Hammond's neo-Keynesian budget threatens us all

Hammond's neo-Keynesian budget threatens us all

by Eben Wilson
article from Monday 5, November, 2018

A NUMBER of commentators have pointed to the oddity that Conservative Chancellor Philip Hammond appears to have succumbed to a worldview in which Her Majesty’s Government is the owner of all our money, and it is his beneficence that allows us to keep some of it. 

Combined with an ethic that puts the state at the heart of decency and compassion by being in charge of the money bags required for collective goods and services this non-Tory view of the world plays directly into the hands of Corbynite and Sturgeonite socialists who believe it is their right to have omnipotent control of our money, our lives and our liberties.  

Historically, Tories do not win elections this way – the purchase of votes through pecuniary promises and aspirational Utopianism is a socialist methodology. 

As a liberal economist I have a deeper anxiety; Mr Hammond appears to be deeply infected with Keynesianism demand management and believes that it is he who can adjust policy levers to create economic progress and deliver for the common good. A lot of us thought that this bunkum had died in what is sometimes called “the great mediation” of the 1980’s in a process initiated by Prime Minister James Callaghan who admitted to a Labour conference that “We used to think that you could spend your way out of a recession, and increase employ­ment by cutting taxes and boosting Government spending. I tell you in all candour that that option no longer exists”. Yet Mr Hammond’s promise of having a fiscal armoury suggests he believes he can. Not only is this galling, it’s extremely dangerous to prosperity. 

The issue here is that we have an independent monetary policy governed not by Mr Hammond but by the Bank of England. In its dedicatedly slow and ponderous way that institution has managed to retain some sort of control over inflationary expectations in today’s economy. That in turn, has held inflation rates low, and also managed to neuter policy interventions that might otherwise have created rising inflation or higher unemployment.  Instead, the UK economy has settled into a slow growth path, without inflation increasing by the year, nor unemployment creeping upwards.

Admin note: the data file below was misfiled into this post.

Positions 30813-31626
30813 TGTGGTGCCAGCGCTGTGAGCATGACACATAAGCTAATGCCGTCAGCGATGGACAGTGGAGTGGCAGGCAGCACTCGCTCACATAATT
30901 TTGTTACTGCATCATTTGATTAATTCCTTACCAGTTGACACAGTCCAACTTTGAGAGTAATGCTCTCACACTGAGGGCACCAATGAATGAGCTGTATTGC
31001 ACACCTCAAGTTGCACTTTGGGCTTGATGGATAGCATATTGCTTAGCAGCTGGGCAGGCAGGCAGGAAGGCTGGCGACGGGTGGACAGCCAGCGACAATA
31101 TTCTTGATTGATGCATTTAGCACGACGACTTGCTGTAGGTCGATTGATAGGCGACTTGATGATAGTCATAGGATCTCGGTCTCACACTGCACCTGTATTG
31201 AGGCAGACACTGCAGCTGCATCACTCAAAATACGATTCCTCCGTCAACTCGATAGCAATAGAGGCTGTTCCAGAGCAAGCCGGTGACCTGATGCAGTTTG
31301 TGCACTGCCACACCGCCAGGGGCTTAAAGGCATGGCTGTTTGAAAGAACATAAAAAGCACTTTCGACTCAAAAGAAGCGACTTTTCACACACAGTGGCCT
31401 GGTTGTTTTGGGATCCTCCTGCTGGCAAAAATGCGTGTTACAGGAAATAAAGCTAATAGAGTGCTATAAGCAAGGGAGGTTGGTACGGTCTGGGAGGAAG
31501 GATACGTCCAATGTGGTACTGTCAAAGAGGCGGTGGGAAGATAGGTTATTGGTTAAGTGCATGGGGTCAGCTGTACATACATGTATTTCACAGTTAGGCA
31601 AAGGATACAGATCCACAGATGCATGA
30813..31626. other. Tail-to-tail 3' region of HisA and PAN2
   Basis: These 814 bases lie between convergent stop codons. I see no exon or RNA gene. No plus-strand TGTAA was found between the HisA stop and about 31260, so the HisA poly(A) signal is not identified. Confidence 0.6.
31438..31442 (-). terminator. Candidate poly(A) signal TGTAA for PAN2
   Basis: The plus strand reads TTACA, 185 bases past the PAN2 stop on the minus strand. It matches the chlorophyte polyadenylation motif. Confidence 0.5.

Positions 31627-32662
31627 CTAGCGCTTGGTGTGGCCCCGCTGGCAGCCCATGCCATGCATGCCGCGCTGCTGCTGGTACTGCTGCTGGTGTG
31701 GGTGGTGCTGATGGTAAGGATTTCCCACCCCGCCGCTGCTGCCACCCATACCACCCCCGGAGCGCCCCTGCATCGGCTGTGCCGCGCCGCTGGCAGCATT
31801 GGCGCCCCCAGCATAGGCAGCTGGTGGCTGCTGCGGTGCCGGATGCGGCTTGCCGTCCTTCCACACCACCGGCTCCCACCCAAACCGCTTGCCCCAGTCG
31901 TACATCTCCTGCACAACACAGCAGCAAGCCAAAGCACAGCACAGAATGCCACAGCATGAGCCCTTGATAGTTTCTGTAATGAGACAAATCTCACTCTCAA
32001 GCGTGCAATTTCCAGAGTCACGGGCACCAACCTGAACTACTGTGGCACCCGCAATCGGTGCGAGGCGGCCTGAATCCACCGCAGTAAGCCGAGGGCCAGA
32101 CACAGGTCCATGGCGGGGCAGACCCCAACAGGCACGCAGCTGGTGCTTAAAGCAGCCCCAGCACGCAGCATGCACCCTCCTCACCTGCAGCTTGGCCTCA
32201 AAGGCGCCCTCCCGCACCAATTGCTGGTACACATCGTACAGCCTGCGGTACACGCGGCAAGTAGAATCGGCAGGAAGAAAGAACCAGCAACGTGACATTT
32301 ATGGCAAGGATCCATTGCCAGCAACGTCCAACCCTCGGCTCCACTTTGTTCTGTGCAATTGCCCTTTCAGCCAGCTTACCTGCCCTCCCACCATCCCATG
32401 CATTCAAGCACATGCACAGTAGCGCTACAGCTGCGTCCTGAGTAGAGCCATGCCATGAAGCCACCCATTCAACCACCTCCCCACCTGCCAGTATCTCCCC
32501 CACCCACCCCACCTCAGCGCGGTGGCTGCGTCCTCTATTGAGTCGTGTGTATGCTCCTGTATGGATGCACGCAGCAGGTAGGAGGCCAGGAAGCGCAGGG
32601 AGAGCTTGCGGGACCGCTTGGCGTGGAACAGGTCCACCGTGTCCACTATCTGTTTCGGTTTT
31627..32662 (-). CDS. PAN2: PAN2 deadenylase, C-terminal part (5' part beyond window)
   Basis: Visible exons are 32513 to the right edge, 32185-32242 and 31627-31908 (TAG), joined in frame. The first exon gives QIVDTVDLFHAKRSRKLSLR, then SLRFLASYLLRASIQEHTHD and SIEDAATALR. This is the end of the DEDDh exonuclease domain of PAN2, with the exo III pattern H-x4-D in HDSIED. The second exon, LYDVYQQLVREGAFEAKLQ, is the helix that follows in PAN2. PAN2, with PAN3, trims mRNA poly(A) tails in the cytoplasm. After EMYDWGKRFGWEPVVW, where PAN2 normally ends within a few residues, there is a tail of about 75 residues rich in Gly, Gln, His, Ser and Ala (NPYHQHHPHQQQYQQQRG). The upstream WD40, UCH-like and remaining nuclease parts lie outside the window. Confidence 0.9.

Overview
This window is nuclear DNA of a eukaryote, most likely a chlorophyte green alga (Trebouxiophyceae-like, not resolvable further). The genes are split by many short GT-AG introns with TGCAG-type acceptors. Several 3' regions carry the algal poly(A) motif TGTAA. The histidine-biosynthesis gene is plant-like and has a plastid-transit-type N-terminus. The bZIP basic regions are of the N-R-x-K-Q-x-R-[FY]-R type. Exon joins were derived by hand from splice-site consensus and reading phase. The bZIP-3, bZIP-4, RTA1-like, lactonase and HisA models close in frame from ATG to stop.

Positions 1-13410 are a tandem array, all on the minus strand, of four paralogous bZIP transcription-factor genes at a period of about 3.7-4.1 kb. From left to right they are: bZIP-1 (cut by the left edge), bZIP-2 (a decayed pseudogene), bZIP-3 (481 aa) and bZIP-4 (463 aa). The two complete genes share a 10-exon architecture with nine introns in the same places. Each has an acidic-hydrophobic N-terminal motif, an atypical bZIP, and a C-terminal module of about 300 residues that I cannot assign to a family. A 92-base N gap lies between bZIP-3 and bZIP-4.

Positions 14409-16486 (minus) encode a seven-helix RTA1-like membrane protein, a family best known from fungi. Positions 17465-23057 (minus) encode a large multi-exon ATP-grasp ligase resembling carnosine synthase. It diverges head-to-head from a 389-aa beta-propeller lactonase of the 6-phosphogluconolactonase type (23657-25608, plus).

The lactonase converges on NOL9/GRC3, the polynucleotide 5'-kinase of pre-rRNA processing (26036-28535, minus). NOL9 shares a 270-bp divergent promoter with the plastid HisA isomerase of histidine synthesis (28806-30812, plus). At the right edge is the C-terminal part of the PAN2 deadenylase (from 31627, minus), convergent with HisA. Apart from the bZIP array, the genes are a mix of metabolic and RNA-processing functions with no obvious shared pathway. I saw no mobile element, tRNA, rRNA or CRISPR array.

Profligate Keynesian politicians, aided and abetted by Keynesian Treasury officials – pumping money into an economy with independent constraint on money supply – risk adverse outcomes. A general stagflation, alongside diversion of money into financial assets and the distortion of financial gains towards those with access to globalised asset instruments, usually in London or Edinburgh, is the most likely.  The benefits to the people of Buxton or Workington, Dunbar or Irvine will be few as no meaningful supply-side capital deepening will take place from the state stimulus.  Income inequalities will worsen. 

Worse, the political pressure for a more powerful plan to “improve things” then increases; with little real idea of what those things might be, just a general distaste for another failed government; that then sends votes elsewhere. 

Since the Jim Callaghan era the way economies react to state intervention has been recognised by economists to be much less about the actual money being spent than the expectations of its effects and commercial reactions to policy change.  If a new government – and I am sure you know what one I am talking about – takes power and tries a massive stimulus, and in the process obtains a form of tacit control of expectations about how well the money supply is being controlled, all hell could break loose. 

Socialists still live in a world of train sets, water pumping facilities, power stations and other infrastructures; monuments to their genius in spraying money towards building a tomorrow built on the technology of yesterday.